The difference in colour between yellow, white and rose is determined by the metals used in the alloy mix. As the colour difference is due to the metal components in the alloy mix, the colour of yellow gold and rose gold will not chip, fade or wear off with age.
Yellow gold is made by mixing pure gold with alloy metals such as copper and zinc. Rose gold is made using a mix of pure gold with alloys including copper. The copper provides the rose-reddish colour. White gold is an alloy of gold and some white metals such as silver and palladium.
9ct white gold is created by adding silver, to give the metal a white, creamy colour with a hint of yellow, however unlike silver it will not tarnish.
18ct white gold contains palladium to give a rich, dark grey-white colour, which also makes it more durable. Some jewellers plate their white gold rings with rhodium. Rhodium plating is used to make the white gold look whiter. The natural colour of white gold is actually a light grey colour. The rhodium is very white and very hard, but it does wear away eventually. To keep a white gold ring looking its best it should be re-rhodium plated approximately each 12 to 18 months.
When comparing the price of the gold colours in the same carat, white gold is normally a little more expensive than yellow gold and rose gold. Yellow gold and rose gold normally have approximately the same price.
When trying to decide between the gold carat types there are three things to consider:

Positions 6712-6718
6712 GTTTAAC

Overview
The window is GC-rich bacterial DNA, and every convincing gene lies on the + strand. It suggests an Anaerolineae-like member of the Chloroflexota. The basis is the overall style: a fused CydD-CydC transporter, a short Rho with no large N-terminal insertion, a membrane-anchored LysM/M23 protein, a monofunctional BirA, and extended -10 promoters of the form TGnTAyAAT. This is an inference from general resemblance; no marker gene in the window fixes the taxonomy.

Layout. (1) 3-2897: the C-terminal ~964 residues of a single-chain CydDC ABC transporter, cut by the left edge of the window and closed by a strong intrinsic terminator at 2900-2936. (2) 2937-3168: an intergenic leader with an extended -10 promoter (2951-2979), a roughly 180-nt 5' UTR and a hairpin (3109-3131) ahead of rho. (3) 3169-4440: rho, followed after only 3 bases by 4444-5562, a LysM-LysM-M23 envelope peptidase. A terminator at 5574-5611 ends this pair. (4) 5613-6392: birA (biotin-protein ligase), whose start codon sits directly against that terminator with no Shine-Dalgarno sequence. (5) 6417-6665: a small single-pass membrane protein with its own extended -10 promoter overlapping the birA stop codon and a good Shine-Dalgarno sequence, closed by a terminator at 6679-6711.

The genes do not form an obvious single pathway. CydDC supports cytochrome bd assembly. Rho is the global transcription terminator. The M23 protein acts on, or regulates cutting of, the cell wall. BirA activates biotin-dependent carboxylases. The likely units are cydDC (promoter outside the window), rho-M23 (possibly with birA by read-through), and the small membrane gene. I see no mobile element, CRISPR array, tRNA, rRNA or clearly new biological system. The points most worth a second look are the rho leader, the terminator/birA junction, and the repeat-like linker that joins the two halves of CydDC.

- The metals performance with every day wear
- The difference in colour between the 9ct, 14ct, 18ct and 22ct gold
- The difference in price between the various gold carats
In practical terms, 18ct generally holds up to everyday wear better than 9ct and tends to look better than 9ct as it ages over the years. This is one of the reasons why 18ct is normally preferred for ladies engagement rings. 18ct is the superior metal for lady’s and men’s wedding rings provided that the ring is not a lightweight construction. However, 18ct is more expensive than 9ct, which is usually fine for ladies engagement rings, though in a large men’s ring the 18ct price can be a noticeable difference.
9ct, 14ct, 18ct and 22ct are suitable for use in dress rings, earrings, pendants, bracelets and necklaces. Many people choose 9ct for their earrings and pendants due to its lower price.
Platinum is a white metal, but unlike gold it is used in jewellery in almost its pure form (approximately 95% pure). Platinum is extremely long wearing, durable and is very white, so it does not need to be rhodium plated like white gold does.
Platinum is a very dense and heavy metal, a platinum ring will feel heavier than an 18ct gold ring, and a gold ring will feel heavier than silver.
Platinum is, however, significantly more expensive than gold. As a guide a simple platinum band will be at least double the price of an equivalent sized 18ct white gold band.
Platinum is a luxurious choice and is often chosen for its sophisticated appeal, it compliments diamonds and sapphires with sophistication and elegance.
Platinum is not normally used in the full range of jewellery products due to its higher price.
Platinum is mainly used in ladies engagement rings, wedding rings and men’s wedding rings as the ring and settings will not wear with age, keeping the diamonds secure.
Platinum can also be used to make dress rings, though it is not commonly used to make earrings, pendants, bracelets or necklaces.